Today’s twitter post from the Scottish Cons, as the latest poll predicts their extinction in Scotland, fails to survive a collision with the facts:
Statistics from the Scottish Qualifications Authority (SQA) show that for pupils in the 20 per cent most deprived areas of Scotland, the Higher pass rate was 70.2per cent this year, down from 83.2 per cent last year
The SQA said the attainment gap between the most and least deprived areas of Scotland was 15 percentage points in 2022, up from 7.8 percentage points in 2021. However the gap is narrower than in 2019, when it was 16.9 percentage points.https://www.heraldscotland.com/politics/20611678.attainment-gap-widens-poorer-pupils-suffer-greater-impact-pandemic/
So, to repeat the bleeding obvious, you can’t meaningfully compare the exam-based 2022 results with the no-exam-based 2020 or 2021 results. Teachers in deprived areas were then given the power to actually close the gap by using their wider knowledge of what they felt pupils could do. You might want to make non-exam-based methods the norm but no credible educationist would make the comparison that has informed the above headlines.
Comparing 2019 and 2022 is also a bit problematic but it’s a lot more credible. So, the narrowing between 2019 and 2022 of 1.9% as a percentage of the 2019 gap, 16.9%, is 11.2%. That’s a statistically significant difference.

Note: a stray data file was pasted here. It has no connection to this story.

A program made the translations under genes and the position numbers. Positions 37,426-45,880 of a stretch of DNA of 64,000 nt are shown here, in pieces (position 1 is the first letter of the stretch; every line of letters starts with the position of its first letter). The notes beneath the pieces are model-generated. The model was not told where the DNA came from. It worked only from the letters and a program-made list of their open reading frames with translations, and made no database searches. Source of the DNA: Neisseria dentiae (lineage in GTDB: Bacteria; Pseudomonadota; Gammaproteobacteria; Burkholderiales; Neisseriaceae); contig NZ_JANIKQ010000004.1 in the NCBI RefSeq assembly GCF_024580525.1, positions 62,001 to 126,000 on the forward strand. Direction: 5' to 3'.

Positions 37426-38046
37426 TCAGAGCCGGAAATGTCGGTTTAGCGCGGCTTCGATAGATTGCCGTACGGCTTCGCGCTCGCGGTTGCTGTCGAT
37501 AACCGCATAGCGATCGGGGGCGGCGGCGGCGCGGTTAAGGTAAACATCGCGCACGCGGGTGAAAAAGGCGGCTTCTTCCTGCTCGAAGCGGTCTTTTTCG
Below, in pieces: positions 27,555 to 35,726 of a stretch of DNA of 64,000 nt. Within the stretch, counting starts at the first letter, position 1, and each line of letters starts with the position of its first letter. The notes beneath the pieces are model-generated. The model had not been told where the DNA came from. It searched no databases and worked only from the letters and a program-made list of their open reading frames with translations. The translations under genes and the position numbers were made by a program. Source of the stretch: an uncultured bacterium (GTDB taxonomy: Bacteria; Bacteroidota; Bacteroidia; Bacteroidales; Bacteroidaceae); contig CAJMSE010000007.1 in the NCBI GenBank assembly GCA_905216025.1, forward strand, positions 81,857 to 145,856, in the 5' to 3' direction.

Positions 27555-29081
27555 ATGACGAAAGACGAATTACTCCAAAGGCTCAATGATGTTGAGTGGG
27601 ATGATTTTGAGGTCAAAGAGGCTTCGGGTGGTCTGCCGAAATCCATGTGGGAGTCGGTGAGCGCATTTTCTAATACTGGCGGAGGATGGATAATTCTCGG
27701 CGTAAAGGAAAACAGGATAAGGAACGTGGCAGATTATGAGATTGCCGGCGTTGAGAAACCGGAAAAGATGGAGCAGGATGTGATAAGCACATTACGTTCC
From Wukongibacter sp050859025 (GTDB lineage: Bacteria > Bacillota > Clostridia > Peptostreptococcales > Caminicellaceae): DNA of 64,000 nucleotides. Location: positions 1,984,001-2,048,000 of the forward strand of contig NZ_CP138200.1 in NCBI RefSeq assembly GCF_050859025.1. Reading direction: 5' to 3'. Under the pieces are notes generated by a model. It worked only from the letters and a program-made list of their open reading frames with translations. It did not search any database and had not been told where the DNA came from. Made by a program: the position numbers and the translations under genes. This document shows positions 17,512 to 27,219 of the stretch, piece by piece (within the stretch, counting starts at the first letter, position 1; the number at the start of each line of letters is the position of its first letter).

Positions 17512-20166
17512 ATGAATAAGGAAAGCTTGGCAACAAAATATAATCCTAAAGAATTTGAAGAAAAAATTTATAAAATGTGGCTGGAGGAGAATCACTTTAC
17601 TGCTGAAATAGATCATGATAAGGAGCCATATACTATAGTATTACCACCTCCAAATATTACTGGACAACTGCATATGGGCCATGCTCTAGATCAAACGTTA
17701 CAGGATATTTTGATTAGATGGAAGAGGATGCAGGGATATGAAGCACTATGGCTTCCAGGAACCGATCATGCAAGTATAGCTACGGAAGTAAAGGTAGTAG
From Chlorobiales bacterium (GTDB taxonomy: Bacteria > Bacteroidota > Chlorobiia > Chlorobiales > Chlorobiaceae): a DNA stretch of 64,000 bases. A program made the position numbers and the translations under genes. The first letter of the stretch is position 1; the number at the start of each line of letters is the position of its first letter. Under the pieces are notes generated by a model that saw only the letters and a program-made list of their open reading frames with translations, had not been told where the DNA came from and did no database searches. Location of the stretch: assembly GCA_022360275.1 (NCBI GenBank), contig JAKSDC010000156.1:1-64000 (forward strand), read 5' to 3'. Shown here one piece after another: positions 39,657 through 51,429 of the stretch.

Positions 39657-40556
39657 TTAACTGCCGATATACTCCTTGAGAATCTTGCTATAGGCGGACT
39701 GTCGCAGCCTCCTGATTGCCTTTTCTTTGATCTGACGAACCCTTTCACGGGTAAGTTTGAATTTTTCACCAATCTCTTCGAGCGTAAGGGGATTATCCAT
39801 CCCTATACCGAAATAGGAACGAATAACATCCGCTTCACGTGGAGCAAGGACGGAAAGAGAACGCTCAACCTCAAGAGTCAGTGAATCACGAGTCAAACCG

The Con tweet also fails to survive a collision with evidence from England where they have been responsible for educational attainment for 12 years:
The landmark study, based on research carried out for the Institute for Fiscal Studies (IFS) and funded by the Nuffield Foundation, found that disadvantaged pupils start school behind their better-off peers, and those inequalities persist through their school years and beyond – eventually having an impact on earnings.
The authors state there is overwhelming evidence that the education system in England leaves too many young people behind, and despite decades of policy focus, there has been little if any shift in the gaps in educational attainment between children from different backgrounds.
The report said: “Despite decades of policy attention, there has been virtually no change in the ‘disadvantage gap’ in GCSE attainment over the past 20 years. While GCSE attainment has been increasing over time, 16-year-olds who are eligible for free school meals are still around 27 percentage points less likely to earn good GCSEs than less disadvantaged peers.”https://www.theguardian.com/education/2022/aug/16/no-improvement-in-school-attainment-gap-in-england-for-20-years-report-says